Thinking of purchasing a new life insurance policy? Before you make a commitment, it’s important to unders
If you’re considering a whole life or universal policy, the rate of return on the cash value will also drive the premium up or down. “A higher rate of return on cash value can go a long way toward keeping policy premiums to a minimum,” says Reno Frazzitta, an investment advisor, certified retirement counselor and president of Secure My Funds in Clinton Township, Mich. “A lower-than-expected return on cash value will require a higher funding amount to keep the policy in force longer.”
But as Chris Huntley, director of marketing at JRC Insurance Group, in San Diego, Calif., explains, "Age is the most important contributor to both term and whole life insurance rates." How old you are plays the biggest role in how much you'll pay to purchase a new life insurance policy.


The annual premium, or “rate,” for a term life insurance policy is determined at the time of purchase and set for the duration of the policy. “The rate is for the duration of the term,” says Frazzitta.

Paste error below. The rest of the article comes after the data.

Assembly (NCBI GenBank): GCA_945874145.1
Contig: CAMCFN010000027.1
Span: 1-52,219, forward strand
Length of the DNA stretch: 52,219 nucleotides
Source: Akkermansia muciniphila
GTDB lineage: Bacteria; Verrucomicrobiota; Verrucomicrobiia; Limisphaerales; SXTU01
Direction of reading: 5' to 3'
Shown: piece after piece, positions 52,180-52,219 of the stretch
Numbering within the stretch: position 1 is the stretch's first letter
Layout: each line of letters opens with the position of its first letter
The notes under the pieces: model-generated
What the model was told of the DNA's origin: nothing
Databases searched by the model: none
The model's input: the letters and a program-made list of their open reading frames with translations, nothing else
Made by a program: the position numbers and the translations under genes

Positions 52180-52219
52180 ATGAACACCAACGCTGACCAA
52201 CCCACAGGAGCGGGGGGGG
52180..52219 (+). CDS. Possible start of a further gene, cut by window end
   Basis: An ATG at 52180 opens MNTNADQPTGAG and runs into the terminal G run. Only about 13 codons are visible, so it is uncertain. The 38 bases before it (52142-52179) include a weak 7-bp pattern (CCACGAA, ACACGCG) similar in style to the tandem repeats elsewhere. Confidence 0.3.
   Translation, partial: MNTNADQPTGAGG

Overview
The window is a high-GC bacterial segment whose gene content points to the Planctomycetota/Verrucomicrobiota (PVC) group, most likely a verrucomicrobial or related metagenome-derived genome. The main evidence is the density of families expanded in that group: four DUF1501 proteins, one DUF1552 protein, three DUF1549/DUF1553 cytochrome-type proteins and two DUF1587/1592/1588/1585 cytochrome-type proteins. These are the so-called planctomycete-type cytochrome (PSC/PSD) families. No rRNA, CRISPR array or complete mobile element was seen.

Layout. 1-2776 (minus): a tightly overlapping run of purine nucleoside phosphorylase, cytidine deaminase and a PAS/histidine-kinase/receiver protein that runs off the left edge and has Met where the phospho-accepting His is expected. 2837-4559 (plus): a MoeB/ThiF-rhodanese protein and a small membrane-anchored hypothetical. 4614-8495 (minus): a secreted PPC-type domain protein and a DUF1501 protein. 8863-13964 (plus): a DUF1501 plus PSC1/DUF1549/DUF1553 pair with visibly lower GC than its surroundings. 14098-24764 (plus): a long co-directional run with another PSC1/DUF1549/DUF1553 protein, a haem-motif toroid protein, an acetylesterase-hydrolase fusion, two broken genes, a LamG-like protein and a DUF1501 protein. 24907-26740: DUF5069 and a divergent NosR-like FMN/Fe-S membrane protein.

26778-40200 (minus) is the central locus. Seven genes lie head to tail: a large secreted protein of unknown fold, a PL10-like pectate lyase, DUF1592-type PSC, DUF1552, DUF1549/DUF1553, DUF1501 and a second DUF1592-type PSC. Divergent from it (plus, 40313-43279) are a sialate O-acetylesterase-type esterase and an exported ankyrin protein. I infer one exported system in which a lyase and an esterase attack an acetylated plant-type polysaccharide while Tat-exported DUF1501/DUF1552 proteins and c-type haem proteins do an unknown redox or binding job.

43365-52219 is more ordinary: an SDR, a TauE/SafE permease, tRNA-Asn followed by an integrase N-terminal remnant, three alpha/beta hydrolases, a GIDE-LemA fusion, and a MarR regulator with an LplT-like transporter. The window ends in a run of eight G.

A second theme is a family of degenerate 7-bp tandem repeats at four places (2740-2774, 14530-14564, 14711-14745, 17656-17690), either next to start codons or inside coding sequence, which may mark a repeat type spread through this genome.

Typically, the premium amount increases about 8% to 10% for every year of age, according to Ted Bernstein, CEO, Life Insurance Concepts, Inc. “A 45-year-old male will pay on average $1,125 for a new, 20-year term policy with $1,000,000 of coverage,” he says. “The same policy purchased at age 46, will cost $1,225 – and $1,345 a year if purchased at age 47.”
The reason every year inches up the cost of term life insurance is simple math. “Every birthday puts you one year closer to your life expectancy and thus, you’re are more expensive to insure,” says Huntley, who reports that rates increase every year by 5% to 8% in your 40s, and by 9% to 12% each year if you’re over age 50.

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